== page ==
If you’ve been driving around town in the past month, your gaze might have been diverted by a dazzling plant in full flower. It’s the one covered from top to bottom with 2-in. wide blooms ranging from purple to lavender to white – simultaneously! You’re looking at Brunfelsia grandiflora, commonly called Yesterday-Today-and-Tomorrow. While this species is very dependable over time, this year’s flowering seems to be especially vigorous. For more information about Brunfelsia, please see Steve Turner’s October 12, 2012 article and photos on this website. And one more thing: Try to keep your eyes on the road.

Observations on a Wacky Autumn

With a 70% chance of rain today, who would believe we are in the dry season? And last week the temperatures dipped into the low 50s in the Redland. If we continue to have cool weather, we might have a strong lychee crop next year. That would be great. Our Jakfruit season here at Richard Lyons’ Nursery is over. It’s wonderful to see so many consumers discovering the largest tree fruit. We had a fruit this year that tipped the scales at 86 lbs! The Jujube trees are loaded with fruit, as are the Star Apple trees. Star Fruit trees are bearing a good crop again this year. Our vegetable and herb garden is doing very nicely; in a few weeks we will be able to harvest beets, tomatoes, Swiss chard, carrots, sugar peas, kohlrabi, radishes, daikon (a large, mild Asian radish), and a large squash known as calabaza. We also have herbs available in 3-in. pots. They include parsley, dill, rosemary, tarragon, oregano, various hot peppers, mint, lavender and others. Lemon grass can be found at Richard Lyons’ Nursery year-round.

 

Why This Nursery Doesn’t Recommend Citrus or Avocado Trees?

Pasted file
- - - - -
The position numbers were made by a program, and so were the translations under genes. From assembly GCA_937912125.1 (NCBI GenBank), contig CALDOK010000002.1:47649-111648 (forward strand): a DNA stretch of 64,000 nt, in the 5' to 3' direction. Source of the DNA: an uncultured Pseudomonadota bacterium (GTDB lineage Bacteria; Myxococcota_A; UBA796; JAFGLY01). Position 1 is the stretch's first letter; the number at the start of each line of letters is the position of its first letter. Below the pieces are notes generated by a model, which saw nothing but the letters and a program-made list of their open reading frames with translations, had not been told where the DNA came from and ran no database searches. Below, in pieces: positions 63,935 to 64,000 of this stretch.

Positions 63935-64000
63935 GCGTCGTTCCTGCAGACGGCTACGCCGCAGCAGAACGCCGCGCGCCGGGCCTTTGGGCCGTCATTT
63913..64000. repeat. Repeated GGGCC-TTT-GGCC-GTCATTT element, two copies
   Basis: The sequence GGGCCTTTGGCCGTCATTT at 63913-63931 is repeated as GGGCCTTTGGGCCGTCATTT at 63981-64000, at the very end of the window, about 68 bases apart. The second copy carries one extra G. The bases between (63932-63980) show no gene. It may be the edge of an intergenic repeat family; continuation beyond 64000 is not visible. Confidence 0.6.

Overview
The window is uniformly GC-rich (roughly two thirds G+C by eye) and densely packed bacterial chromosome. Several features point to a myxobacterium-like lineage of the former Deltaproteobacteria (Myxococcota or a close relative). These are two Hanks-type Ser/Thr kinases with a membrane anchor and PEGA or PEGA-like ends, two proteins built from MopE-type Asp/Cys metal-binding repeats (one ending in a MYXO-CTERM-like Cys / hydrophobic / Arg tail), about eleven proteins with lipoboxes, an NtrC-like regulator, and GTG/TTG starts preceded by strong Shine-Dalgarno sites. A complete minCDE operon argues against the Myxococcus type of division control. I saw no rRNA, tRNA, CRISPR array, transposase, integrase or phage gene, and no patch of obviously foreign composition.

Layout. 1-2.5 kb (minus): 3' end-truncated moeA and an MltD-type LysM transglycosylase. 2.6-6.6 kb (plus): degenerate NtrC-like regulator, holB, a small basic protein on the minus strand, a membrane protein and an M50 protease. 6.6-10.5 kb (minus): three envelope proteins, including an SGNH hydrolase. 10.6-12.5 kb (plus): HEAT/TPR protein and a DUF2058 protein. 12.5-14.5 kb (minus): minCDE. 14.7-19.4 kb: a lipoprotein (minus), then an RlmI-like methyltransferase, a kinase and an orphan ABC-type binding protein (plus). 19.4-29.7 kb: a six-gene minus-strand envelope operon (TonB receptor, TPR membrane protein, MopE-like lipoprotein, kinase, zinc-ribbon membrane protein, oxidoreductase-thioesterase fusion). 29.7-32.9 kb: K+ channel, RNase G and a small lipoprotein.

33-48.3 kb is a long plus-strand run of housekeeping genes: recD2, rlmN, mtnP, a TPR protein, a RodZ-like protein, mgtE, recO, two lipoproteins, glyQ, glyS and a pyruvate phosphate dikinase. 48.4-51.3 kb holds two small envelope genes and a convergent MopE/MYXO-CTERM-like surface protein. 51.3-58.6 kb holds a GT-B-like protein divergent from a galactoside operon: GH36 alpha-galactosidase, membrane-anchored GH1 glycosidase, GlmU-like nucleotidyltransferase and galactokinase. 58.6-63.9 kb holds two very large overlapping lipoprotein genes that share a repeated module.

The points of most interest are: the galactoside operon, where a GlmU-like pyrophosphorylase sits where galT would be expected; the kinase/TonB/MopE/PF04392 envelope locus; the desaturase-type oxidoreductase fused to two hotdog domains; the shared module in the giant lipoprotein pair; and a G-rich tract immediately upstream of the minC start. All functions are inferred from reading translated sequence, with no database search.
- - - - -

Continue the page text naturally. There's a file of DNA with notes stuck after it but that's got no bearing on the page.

Recently Florida’s Commissioner of Agriculture, Adam Putnam, distributed a story that had been reported on a Tampa-area television station. It quoted some fairly astonishing statistics regarding citrus production in Florida: The most recent growing season yielded 104 million boxes of oranges. Only 11 years ago, 243 million boxes were picked! Some of the difference was due to hurricanes that strafed the state in mid-decade, but the bulk of the staggering loss resulted from citrus greening, a disease discovered in Florida in 2005. Greening ruins the appearance and taste of citrus fruit, and ultimately kills trees within a few seasons. A reliable cure is, at best, still several years away. It is a much greater threat than citrus canker.

To make matters worse, most varieties of citrus are not grown on the rootstock necessary for success in the soils of southern Florida. So right now Richard Lyons’ Nursery firmly recommends that homeowners interested in fruit trees buy something other than citrus.

Avocados also face a dicey future in our region. A tiny insect, the Redbay Ambrosia Beetle, carries a fungus, commonly known as Laurel Wilt, that has been spreading south from Georgia since 2002. In March 2012 the disease was detected in the northernmost avocado groves of southern Florida. The earliest observable effect of Laurel Wilt is dieback of leaves, stems and limbs, but all infested trees eventually die. Until a reliable, affordable treatment to prevent Laurel Wilt is developed, Richard Lyons Nursery will not sell avocado trees.